Missouri Karate Association
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The dojo is a place of learning. To respect the dojo and those who train within its bounds, the Missouri Karate Association abides by certain dojo rules (see Rules tab).

Shotokan karate itself has a tradition for how karateka conduct themselves.

The protocol we follow during our class is an expression of our interest in upholding Japanese tradition in our karate training.


  • Before entering the dojo, we take our shoes off. Upon entering, one must be ready for class (thus, for example, the belt must be put on prior to entering the dojo). The dojo is not a locker room.

  • Any time we enter or leave the dojo, we bow toward shomen, as a sign of respect for everything that the dojo means to us. Shomen is the front wall of the room; sho means "true" and men means "face". Bowing is a Japanese custom for displaying respect, humility, and lack of arrogance. It is not a matter of "bowing down" to a superior; as you notice, black belts bow to lower belts and vice versa.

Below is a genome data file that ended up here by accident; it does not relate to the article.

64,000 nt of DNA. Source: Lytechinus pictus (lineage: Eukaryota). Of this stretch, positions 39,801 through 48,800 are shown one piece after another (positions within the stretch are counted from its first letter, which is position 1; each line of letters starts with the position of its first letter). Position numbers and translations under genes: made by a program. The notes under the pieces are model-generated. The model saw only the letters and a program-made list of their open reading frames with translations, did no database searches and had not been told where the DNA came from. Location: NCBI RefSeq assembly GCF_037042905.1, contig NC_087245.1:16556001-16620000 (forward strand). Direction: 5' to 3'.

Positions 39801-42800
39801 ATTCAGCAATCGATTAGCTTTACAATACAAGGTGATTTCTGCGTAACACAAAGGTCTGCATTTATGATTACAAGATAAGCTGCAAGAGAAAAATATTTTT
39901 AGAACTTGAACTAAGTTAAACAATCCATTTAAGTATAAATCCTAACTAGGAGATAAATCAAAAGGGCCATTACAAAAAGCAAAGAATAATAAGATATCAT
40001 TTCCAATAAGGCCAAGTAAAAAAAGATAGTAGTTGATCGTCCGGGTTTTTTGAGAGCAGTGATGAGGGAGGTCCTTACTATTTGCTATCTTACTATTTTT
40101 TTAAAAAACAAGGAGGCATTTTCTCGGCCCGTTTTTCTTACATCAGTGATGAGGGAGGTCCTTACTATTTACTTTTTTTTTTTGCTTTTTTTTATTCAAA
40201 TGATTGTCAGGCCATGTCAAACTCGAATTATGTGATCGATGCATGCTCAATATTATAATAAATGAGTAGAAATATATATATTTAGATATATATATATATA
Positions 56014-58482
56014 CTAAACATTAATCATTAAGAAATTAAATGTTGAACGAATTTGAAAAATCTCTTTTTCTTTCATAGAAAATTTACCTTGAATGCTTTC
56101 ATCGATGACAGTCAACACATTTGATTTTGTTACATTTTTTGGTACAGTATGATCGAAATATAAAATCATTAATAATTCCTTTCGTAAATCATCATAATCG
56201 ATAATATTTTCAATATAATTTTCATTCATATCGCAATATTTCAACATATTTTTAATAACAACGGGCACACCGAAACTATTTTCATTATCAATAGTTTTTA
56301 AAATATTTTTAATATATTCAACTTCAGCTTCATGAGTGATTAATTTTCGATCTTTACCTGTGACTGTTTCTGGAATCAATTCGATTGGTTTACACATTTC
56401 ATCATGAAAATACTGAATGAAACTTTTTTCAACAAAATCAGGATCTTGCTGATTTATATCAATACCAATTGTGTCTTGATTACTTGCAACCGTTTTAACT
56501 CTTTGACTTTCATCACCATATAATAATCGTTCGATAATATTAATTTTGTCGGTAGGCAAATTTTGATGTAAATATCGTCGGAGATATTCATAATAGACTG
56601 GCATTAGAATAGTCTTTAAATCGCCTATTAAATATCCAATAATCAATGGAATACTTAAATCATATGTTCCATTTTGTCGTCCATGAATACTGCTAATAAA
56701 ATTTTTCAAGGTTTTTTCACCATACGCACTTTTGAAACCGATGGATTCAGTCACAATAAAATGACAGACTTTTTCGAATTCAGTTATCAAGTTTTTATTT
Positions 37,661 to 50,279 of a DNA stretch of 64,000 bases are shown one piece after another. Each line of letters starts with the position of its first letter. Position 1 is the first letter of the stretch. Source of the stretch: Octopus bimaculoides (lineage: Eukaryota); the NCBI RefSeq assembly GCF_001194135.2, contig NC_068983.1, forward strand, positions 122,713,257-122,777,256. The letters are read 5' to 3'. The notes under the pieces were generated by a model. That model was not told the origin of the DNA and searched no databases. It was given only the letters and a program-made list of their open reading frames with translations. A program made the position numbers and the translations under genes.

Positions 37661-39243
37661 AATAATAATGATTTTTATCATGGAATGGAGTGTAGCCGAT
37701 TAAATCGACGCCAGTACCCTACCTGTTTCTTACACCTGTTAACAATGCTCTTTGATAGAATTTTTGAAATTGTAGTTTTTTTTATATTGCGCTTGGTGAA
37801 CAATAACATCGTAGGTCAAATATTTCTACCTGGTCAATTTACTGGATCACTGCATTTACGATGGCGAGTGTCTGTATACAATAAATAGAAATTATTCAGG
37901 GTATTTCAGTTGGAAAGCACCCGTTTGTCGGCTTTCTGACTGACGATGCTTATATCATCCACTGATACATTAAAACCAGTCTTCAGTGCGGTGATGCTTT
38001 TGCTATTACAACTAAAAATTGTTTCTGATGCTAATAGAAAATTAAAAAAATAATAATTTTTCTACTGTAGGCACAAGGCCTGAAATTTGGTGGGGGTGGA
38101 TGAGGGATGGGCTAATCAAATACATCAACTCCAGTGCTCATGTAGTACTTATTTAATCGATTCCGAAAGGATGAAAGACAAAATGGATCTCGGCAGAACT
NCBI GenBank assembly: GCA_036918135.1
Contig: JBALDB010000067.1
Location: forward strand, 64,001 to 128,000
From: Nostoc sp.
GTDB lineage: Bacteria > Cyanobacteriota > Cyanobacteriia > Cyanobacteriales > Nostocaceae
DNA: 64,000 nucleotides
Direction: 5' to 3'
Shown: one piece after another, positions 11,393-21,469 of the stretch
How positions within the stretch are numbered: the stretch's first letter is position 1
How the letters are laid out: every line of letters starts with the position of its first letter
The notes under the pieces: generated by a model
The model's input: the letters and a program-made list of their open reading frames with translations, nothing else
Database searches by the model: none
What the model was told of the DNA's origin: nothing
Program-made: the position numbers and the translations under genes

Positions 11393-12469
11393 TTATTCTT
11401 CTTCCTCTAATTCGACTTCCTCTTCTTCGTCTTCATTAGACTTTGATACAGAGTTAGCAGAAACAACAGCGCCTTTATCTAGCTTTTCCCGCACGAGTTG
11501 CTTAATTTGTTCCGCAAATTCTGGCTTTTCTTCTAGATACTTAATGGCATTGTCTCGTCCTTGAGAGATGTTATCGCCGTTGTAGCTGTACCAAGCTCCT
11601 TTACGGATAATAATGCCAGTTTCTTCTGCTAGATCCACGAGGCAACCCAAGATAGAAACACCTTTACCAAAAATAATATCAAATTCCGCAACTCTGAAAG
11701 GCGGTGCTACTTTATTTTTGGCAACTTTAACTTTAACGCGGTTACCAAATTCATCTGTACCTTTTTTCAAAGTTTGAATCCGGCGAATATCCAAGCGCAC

• Considering that we train barefoot, the floor of the dojo must be cleaned prior to class. This is a task fulfilled by lower ranked karateka and is done with a mop, before class.

  • When class begins, we line up shoulder to shoulder, in rank order, with higher ranks to the right, lower ranks to the left. One of the senior students will then issue commands: